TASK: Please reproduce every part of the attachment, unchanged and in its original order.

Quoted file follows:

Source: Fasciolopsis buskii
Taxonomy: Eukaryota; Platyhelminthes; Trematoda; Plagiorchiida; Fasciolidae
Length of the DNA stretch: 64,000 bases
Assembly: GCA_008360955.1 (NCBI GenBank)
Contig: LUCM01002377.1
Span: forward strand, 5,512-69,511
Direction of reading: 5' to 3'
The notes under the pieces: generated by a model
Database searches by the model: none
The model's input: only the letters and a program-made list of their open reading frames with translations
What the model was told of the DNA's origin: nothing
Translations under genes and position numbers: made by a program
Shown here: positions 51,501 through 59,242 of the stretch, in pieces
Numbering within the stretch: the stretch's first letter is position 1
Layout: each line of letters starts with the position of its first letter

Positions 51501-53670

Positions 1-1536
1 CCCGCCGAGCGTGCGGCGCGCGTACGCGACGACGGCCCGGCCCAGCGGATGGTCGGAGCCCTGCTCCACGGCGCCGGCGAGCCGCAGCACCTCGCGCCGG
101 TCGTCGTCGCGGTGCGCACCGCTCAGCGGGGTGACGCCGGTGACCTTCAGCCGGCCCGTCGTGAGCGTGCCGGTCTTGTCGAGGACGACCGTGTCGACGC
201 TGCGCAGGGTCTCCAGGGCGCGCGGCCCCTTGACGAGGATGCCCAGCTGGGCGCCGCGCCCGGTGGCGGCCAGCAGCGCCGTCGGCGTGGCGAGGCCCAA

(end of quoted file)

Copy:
Source: Fasciolopsis buskii
Taxonomy: Eukaryota; Platyhelminthes; Trematoda; Plagiorchiida; Fasciolidae
Length of the DNA stretch: 64,000 bases
Assembly: GCA_008360955.1 (NCBI GenBank)
Contig: LUCM01002377.1
Span: forward strand, 5,512-69,511
Direction of reading: 5' to 3'
The notes under the pieces: generated by a model
Database searches by the model: none
The model's input: only the letters and a program-made list of their open reading frames with translations
What the model was told of the DNA's origin: nothing
Translations under genes and position numbers: made by a program
Shown here: positions 51,501 through 59,242 of the stretch, in pieces
Numbering within the stretch: the stretch's first letter is position 1
Layout: each line of letters starts with the position of its first letter

Positions 51501-53670

Positions 1-1536
1 CCCGCCGAGCGTGCGGCGCGCGTACGCGACGACGGCCCGGCCCAGCGGATGGTCGGAGCCCTGCTCCACGGCGCCGGCGAGCCGCAGCACCTCGCGCCGG
101 TCGTCGTCGCGGTGCGCACCGCTCAGCGGGGTGACGCCGGTGACCTTCAGCCGGCCCGTCGTGAGCGTGCCGGTCTTGTCGAGGACGACCGTGTCGACGC
201 TGCGCAGGGTCTCCAGGGCGCGCGGCCCCTTGACGAGGATGCCCAGCTGGGCGCCGCGCCCGGTGGCGGCCAGCAGCGCCGTCGGCGTGGCGAGGCCCAA